Why does this matter for your writing? Well, when we’re in this negative state — what some call “below the line” — we aren’t in a brain state that is conducive to creativity, innovation, and productivity. I highly recommend you take three minutes to watch this video to learn more: 

Simply becoming aware of this negativity bias is a big step. However, knowing about it is not enough. We need to dedicate time and effort towards practices that can transform our minds so that we can locate ourselves more easily and live and work “above the line.”

Luckily for us, decades of research in psychology and neuroscience show us that optimism is a trainable skill, and the benefits of it are vast.

Dr. Martin Seligman, who is considered the father of positive psychology, documents many of the benefits of optimism in his bestselling book, Flourish. From improved health outcomes to increased motivation, performance, and career success, the evidence points to many positive benefits from training our optimism.

One practice Seligman recommends is called Three Good Things. It works like this: at end the of each day,  you write down three good things from your day. After writing your list, take time to explore why that positive event happened, any feelings you experienced, and how you might bring more of it into your life.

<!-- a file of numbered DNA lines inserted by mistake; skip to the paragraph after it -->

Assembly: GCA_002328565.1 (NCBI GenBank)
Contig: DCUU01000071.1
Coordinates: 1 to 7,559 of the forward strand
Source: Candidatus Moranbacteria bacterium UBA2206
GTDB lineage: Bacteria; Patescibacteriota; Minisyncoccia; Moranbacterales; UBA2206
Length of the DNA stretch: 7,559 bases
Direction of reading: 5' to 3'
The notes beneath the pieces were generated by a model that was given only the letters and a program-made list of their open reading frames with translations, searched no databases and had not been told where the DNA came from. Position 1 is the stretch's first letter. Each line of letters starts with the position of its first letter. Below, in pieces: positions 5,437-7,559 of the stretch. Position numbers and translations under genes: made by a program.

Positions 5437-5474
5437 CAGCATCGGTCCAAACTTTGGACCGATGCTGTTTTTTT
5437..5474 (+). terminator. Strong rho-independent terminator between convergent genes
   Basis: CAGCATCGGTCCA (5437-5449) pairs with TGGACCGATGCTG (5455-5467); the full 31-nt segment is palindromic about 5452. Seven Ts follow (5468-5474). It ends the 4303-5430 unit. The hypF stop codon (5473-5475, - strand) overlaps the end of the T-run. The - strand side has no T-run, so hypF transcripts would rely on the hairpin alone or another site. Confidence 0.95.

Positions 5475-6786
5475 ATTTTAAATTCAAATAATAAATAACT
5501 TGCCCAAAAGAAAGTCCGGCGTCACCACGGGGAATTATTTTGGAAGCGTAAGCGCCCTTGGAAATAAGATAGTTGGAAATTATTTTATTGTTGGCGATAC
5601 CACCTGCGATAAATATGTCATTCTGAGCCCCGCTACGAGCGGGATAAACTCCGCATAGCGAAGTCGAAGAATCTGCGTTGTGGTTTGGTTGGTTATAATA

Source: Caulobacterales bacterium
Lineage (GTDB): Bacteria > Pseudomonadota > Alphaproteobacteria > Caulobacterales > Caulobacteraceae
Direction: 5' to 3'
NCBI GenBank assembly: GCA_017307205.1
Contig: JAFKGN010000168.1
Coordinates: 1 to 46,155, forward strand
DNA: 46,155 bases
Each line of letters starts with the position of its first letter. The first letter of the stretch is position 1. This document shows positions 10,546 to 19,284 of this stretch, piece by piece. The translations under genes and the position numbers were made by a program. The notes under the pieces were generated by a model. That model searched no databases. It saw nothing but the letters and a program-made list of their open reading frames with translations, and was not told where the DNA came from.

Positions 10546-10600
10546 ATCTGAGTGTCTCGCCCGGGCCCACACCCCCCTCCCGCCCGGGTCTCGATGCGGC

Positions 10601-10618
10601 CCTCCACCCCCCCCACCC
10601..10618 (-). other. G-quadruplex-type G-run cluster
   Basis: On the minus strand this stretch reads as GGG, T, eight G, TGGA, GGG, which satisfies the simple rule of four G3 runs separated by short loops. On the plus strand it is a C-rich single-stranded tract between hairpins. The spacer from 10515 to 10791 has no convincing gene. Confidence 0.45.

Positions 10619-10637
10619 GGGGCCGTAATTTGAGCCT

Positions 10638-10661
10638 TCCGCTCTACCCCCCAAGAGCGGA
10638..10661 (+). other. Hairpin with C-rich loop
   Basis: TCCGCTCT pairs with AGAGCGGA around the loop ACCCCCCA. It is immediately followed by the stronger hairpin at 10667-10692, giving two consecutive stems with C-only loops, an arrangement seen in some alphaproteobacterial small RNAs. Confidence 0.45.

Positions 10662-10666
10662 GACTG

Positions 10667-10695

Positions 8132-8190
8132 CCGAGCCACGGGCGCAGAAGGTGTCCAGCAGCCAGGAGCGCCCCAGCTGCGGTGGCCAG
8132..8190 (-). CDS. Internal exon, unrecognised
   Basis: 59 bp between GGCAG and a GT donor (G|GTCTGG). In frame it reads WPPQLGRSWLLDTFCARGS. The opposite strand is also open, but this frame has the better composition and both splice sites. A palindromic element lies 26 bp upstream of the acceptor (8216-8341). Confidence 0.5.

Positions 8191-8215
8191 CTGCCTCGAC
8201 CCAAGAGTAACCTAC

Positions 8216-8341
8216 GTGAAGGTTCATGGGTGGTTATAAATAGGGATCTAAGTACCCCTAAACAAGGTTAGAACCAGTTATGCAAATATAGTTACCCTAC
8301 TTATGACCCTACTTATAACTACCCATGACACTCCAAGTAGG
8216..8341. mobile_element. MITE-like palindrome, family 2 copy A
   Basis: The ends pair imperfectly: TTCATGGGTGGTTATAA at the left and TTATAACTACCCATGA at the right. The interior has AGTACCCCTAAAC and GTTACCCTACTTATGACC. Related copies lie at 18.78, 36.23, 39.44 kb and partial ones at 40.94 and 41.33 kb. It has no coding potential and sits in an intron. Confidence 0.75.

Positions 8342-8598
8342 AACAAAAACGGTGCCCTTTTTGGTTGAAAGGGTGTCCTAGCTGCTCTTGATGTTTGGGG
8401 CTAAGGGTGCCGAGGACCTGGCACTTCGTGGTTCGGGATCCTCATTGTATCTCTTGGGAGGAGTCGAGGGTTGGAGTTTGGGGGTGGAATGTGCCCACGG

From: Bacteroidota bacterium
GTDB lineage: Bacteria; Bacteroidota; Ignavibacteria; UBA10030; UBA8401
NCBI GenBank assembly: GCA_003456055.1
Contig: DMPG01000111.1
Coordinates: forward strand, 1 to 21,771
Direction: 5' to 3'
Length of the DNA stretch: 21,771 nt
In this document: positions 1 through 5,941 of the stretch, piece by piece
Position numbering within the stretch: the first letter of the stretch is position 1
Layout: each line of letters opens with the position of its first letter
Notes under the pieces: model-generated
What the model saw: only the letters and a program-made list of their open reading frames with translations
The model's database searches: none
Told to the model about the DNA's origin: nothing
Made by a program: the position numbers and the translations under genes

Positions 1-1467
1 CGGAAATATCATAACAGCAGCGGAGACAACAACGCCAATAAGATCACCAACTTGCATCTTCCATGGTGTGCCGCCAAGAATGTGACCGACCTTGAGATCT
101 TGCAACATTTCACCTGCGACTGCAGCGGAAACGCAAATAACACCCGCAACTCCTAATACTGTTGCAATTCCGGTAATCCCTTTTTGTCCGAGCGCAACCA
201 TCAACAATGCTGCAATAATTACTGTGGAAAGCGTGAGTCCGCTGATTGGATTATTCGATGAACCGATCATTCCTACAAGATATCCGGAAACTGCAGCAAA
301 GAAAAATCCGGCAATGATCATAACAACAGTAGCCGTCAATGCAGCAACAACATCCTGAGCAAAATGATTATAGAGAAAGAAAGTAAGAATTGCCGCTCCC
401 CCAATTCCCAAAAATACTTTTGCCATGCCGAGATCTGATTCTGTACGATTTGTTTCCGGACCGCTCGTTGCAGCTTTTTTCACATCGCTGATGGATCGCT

I’ve used and benefited from Seligman’s practice myself, and it helped inspire another practice that I use each week called The Done List.

I use The Done List to reflect on everything I’ve accomplished — big or small — during the week. Each week, I’m surprised at how many things land on the page. Even when I feel like there is so much work left to do, The Done List helps me build gratitude and appreciation for everything that has been done. In short, it helps rebalance my negativity bias.